Arm architecture is a defacto in the world of IoT devices and nowadays more and more supported by the big tech industries.
Besides being a favorite container solution around the world, Docker also offers a number of interesting technologies including layers in file systems, isolation at the kernel level, and more.
Why Multi-Arch Build?
The main reason is that your need to support multiple platforms.
Another reason is that, for example, the docker image with amd64-x86 cannot be run in a system with arm64-aarch64 architecture and vice versa.
How We Can Build Multi-Arch Docker Images?
There is two option for building the image
- A native system with arm64 and amd64 ( for example raspberry pi or Nvidia Jetson ) or other supported architectures by docker. While I was writing this article, circleci added support for ARM machines thanks to graviton2 instances on Amazon EC2.
- Docker buildx for building the Multi-Arch images in the same machine and push with the same tag.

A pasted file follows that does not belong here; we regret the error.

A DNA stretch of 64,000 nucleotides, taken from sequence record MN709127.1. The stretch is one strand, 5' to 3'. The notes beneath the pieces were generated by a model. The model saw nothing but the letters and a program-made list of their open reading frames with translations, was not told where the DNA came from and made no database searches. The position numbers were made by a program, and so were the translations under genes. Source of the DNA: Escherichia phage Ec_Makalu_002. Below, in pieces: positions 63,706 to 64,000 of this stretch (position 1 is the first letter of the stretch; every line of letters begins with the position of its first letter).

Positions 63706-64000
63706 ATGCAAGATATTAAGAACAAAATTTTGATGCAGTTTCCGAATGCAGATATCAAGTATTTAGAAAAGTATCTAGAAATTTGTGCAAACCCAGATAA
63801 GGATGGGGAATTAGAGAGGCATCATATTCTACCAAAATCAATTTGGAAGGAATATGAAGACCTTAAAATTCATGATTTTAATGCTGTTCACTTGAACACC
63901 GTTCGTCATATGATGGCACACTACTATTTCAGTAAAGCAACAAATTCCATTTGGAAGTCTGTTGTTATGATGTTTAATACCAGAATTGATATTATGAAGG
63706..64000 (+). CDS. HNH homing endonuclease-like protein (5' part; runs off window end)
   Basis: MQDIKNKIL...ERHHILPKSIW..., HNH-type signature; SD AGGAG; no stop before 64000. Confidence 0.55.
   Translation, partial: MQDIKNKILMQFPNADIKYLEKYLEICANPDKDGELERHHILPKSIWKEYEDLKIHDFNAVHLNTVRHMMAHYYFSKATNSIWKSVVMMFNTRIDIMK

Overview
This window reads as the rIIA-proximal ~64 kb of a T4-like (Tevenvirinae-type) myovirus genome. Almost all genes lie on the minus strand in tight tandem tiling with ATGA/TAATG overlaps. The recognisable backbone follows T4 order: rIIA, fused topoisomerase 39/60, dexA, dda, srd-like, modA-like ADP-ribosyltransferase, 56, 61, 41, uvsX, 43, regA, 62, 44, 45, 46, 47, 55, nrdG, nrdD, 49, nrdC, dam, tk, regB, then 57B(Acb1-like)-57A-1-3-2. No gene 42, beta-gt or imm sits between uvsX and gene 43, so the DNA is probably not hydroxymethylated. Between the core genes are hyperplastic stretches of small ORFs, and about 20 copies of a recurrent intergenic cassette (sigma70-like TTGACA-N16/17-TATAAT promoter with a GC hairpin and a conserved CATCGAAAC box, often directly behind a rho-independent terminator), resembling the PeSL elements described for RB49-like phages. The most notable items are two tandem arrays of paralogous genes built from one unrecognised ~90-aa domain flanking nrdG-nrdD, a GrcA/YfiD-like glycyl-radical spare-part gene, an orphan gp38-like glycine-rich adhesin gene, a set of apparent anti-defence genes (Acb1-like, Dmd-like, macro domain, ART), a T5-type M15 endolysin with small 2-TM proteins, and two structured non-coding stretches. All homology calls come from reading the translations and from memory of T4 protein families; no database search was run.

The native system always has better performance and build time will be dramatically better than buildx because the buildx using qemu-user-static for emulating the architecture and performance of emulation is not comparable with native arch.
So why we are using buildx when we know the performance of the native system is better?
The main reason is that Docker buildx build the images with different architecture at the same time and if we don't have a heavy build like a huge C++ base code it would be fast enough to ignore performance.
Secondly, when you build Docker images separately, you have to push the images separately, create a manifest, and push to your registry, which requires at least 3 steps while buildx only requires a single step.
The easy way: Buildx
Thanks Andriy Borodiychuk for collaborating in writing the circleci configuration examples.